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5. Sureties are never bound beyond the strict letter of their contract; they have the right to stand upon the precise terms of their agreement, and there is no authority for extending their liability beyond the stipulation to which they have chosen to bind themselves.-W. P. Fuller & Co. v. Alturas School District, 28 Cal. App. 609, 153 Pac. 743.

6. Interpretation of contract. - In interpreting the language of the undertaking for the purpose of gathering its scope or the measures of the liability of the sureties, we must do so by treating or viewing the contract and the undertaking as a whole or as constituting an indivisible contract. In other words, we must, in order to ascertain the nature and extent of the liability to which the sureties have bound themselves, examine the undertaking by the light of the agreement of whose terms it guarantees the faithful performance.-W. P. Fuller & Co. v. Alturas School District, 28 Cal. App. 609, 153 Pac. 743.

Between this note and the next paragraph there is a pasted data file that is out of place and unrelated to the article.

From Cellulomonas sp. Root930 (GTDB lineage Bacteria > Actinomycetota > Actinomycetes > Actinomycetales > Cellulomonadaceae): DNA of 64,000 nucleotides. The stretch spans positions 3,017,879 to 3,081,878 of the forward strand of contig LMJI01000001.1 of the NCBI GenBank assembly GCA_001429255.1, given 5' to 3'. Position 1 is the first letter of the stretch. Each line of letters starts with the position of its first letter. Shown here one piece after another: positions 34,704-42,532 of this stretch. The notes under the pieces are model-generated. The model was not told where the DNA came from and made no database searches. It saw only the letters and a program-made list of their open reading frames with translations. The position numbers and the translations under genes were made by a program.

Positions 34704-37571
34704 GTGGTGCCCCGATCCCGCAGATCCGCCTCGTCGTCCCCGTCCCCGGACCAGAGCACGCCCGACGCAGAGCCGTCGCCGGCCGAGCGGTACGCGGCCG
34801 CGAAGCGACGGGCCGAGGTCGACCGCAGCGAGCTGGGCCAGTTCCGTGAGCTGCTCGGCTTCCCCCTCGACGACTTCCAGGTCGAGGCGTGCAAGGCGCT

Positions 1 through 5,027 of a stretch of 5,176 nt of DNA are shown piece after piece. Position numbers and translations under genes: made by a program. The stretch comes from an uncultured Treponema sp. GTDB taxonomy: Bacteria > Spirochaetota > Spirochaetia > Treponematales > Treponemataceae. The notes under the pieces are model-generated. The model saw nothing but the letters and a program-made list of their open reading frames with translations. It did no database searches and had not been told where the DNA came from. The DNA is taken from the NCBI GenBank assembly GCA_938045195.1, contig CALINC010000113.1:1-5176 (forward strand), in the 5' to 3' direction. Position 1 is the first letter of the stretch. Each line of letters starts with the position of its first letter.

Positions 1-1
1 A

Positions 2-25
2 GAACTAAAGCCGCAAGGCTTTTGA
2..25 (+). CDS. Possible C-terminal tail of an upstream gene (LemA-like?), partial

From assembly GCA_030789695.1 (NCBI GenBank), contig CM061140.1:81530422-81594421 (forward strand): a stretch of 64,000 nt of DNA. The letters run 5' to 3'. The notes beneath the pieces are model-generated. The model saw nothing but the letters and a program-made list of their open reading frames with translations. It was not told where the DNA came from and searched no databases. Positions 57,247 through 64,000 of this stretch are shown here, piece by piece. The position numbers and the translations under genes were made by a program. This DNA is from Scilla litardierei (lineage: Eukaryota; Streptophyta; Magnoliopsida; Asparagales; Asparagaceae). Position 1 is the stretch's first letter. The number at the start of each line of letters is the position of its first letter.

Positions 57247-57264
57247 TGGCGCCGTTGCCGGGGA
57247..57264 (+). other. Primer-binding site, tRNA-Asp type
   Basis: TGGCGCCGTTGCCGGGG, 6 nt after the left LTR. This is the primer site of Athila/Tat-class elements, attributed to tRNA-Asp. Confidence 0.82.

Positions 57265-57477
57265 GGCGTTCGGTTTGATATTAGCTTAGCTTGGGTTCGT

§ 2837.

1. Construction as contract of suretyship -Rules of interpretation.—A contract of suretyship is to be construed the same as other contracts, for the purpose of determining the intention of the parties; to ascertain this intent resort is first had to the contract itself, and if the intention of the parties is doubtful under the terms of the instrument, recourse may be had to the surrounding circumstances to determine its meaning.-Schwab v. Bridge, 27 Cal. App. 204, 149 Pac. 603.

2. The old rule of strictissimi juris applies only to the extent that no implication shall be indulged in to impose a burden not clearly inferable from the language of the contract, but does not apply so as to hold

that the contract shall not be reasonably interpreted as other contracts are. In interpreting the terms of a contract of suretyship, the same rules are to be observed as in the case of other contracts.-Weinreich Estate Co. v. Johnston, 28 Cal. App. 144, 151 Pac. 667.

§ 2840.

1. Release or exoneration of surety.—A surety, by virtue of the provisions of section 2840 of the Civil Code, is not discharged from liability by departures from the contract by the obligee without the surety's consent, when such variations have not had the effect of so prejudicing the surety as to injure or impair his remedies in any degree or of lessening his security, in any measure, or are not in any sense inconsistent with his rights under the bond.-Dunne Investment Co. v. Empire State Surety Co., 27 Cal. App. 208, 150 Pac. 405.